Does Being A Good Beti Make Women A Bad Bahu By Default?

Smita Singh
Oct 07, 2022 09:55 IST
meeting parents after marriage, relationship advice, financial Dependence On Parents, married daughters caring parents, taking care of parents after marriage
A colleague of mine is the only daughter of her parents. She moved out of her city of birth once she completed her studies and got a job in a different city. Then she married a person of her choice who was from a different state, thus shifting to his city. Life was normal, she had a daughter, and everything was fine. But suddenly without her realising she discovered that her parents have grown old and could hardly take care of their daily chores.

Initially, she took long holidays to be with her parents as they were reluctant to move in with her (how can they move into a daughter’s home). But when it became impossible for my colleague to manage things long distance, she emotionally blackmailed her parents to shift in with her. They did so reluctantly.

While we applaud such daughters, we do not know or understand the inside struggle, the shift in dynamics with their husbands and in-laws that they have to endure. My colleague had confided in me that she had regular fights with her husband when she went to look after her parents initially. And when her parents shifted in with them there were adjustment challenges. Belonging to different states, the two sets of parents were as different as chalk and cheese. Her in-laws live separately in a nearby apartment while her parents live with her. She often told me that no matter what she did or how much she did, it was never good enough for her in-laws. She kept asking me if being a good daughter made her a bad daughter-in-law.

In India and in other societies too, marriage as an institution is shaped such a way that it favours the man and his family. Look at any belief or tradition- it aims towards separating a woman from her birth family. I remember one of my friends told me that once she was married off, her parents were reluctant to eat or drink in her new home; even if they had to, they left behind some cash in return.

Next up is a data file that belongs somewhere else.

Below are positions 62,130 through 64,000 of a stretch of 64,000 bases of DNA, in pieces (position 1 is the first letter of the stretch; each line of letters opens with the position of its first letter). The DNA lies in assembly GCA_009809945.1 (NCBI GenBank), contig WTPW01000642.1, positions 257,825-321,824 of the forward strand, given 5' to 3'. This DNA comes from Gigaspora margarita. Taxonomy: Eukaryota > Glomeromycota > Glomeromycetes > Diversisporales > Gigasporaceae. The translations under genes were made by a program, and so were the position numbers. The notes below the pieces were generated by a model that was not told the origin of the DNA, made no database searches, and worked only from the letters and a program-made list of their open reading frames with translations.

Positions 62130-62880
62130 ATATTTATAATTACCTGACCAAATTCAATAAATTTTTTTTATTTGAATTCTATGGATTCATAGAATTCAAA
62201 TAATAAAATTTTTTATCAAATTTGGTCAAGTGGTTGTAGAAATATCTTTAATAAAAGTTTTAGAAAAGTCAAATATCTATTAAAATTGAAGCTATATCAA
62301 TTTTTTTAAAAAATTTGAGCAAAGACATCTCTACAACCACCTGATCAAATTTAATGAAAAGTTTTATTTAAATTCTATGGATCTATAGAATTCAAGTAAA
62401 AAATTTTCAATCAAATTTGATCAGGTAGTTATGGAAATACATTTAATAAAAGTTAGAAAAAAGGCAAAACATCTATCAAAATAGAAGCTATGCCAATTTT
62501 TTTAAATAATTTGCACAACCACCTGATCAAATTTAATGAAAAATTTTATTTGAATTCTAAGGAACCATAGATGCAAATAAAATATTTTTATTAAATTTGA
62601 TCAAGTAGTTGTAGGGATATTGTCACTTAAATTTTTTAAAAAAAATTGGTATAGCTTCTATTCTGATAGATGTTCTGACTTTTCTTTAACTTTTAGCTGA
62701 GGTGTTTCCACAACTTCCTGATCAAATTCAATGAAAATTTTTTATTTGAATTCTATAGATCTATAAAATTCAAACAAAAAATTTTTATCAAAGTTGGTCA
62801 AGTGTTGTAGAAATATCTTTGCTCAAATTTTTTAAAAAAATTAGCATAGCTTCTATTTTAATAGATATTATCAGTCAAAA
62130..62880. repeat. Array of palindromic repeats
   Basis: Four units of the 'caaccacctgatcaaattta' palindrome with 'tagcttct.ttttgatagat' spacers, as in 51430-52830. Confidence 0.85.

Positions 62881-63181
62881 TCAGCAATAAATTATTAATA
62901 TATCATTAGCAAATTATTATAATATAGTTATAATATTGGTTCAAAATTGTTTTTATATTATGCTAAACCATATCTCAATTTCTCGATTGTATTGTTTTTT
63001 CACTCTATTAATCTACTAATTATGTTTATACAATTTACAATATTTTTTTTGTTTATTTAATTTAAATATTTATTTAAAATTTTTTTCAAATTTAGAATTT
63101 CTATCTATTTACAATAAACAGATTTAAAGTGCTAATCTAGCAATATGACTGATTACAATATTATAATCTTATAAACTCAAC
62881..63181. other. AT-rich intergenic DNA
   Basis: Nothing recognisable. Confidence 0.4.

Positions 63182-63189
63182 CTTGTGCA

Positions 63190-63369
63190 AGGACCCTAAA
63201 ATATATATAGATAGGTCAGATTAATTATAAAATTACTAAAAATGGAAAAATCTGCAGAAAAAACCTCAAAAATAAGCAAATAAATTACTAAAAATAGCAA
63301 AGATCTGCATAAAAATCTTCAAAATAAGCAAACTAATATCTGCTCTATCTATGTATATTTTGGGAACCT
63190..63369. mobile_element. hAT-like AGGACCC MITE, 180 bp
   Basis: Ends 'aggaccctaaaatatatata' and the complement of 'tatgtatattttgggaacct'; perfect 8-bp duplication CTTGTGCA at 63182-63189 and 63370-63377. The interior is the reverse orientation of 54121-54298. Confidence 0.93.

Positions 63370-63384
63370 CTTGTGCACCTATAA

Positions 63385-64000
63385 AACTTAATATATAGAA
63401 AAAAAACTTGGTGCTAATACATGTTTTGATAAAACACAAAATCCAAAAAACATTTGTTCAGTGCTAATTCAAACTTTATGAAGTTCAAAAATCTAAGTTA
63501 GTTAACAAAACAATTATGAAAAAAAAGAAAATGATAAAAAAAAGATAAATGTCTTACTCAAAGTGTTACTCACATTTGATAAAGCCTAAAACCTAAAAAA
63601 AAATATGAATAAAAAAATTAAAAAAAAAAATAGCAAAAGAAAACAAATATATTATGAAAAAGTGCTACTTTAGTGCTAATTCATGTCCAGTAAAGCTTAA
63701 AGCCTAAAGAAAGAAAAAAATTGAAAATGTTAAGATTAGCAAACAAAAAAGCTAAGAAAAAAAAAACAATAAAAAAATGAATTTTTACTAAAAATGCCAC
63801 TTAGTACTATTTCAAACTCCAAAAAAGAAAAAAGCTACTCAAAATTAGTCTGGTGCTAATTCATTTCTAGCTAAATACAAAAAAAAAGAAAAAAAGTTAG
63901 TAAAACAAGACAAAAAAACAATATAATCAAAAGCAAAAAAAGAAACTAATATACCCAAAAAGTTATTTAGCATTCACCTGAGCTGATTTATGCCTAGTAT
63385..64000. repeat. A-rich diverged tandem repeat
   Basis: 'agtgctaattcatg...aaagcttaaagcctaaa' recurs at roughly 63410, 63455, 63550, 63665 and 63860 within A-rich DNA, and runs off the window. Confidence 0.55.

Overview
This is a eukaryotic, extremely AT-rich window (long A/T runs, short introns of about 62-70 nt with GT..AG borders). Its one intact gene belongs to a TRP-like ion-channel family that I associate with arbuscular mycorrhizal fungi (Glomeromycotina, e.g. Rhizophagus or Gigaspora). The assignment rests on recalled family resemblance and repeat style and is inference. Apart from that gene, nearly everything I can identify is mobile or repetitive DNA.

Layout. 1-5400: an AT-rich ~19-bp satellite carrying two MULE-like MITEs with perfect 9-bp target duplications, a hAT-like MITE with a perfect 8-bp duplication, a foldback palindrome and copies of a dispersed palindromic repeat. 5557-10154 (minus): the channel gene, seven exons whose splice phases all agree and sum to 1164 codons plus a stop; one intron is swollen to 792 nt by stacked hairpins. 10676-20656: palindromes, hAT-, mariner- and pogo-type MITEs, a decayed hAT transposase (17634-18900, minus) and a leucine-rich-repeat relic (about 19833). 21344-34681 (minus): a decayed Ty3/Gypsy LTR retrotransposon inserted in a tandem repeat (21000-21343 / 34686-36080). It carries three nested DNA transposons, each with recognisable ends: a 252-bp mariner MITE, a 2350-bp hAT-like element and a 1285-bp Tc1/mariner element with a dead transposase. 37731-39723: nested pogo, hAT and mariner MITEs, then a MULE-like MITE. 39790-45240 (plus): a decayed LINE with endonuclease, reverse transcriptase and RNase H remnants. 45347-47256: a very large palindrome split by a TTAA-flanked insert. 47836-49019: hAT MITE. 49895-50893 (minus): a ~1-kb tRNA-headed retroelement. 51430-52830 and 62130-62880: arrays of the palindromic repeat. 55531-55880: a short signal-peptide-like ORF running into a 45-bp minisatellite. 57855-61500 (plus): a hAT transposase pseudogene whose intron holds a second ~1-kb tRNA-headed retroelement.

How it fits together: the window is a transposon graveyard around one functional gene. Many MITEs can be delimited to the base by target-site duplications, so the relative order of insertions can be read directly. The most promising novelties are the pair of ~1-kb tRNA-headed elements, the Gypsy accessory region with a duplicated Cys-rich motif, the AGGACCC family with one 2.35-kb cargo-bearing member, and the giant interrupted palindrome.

Women Regret Getting Married, thappad re-release, bad daughter-in-law A still from the film Thappad.

Why do you think “ladkiyan paraya dhan hoti hain” is drilled from the very beginning into girls conscience in their maternal homes? “Shaadi ke baad pati hi sab kuch hai”, “Agar tumhara naya pariwar tumhe kaam karne de toh hi karna, zidd mat karna”, “Becoming a mother is the biggest blessing for a woman”, or “Looking after your in-laws, husband and kids is bigger than running after a job”. The worst I have heard is that, “whenever there is interference from the mayka side the marital family life of the woman is in jeopardy so the myka side should be kept at an arm’s length”.


Suggested Reading: Why do women stay in sexless marriages?

Though women in India have the support of the highest court of the land, who, in a landmark judgement have said that women are equally responsible as sons for the caregiving and maintenance of their parents and also that women have equal right to ancestral property, but how many married women can and do take up the responsibility of their parents? Look around, hardly any. Why is that so? Because once married, a woman has to obey the diktats and follow the traditions of her marital family.


Even if a woman goes visiting to her parents place she is treated like a guest and is not involved in any family decision.

So, when women like my colleague break this mould, automatically they will become a bad wife and daughter-in-law even an irresponsible mother.

I remember another instance when one of my cousin sister’s father-in-law went into coma after an accident his daughter, my cousin’s nanad, was taking care of her father as she was in the same city. This was the arrangement because her husband was in the Army and was posted at the border and so could not take leave and she herself had just had delivered a baby and so was with her mother. Things were fine for a couple of months, but then her nanad’s husband told his wife, why are you so involved in caregiving of your father, isn’t it the responsibility of your brother and his wife? So, my cousin at the insistence of her ">husband had to shift and start looking after her FIL. This went on till two years till he passed away in his comatose state. What I am trying to point out here is the fact that woman are discouraged from becoming responsible daughters as its seen as being negligent towards her in-laws side.

Fighting this perception is a task no doubt for women but women like my colleague are doing it. That’s the only way women can break stereotypes and biases. Women have to fight their own battles nobody will fight for them.

Views expressed are the author's own.

#daughter in law #Indian women and Marriage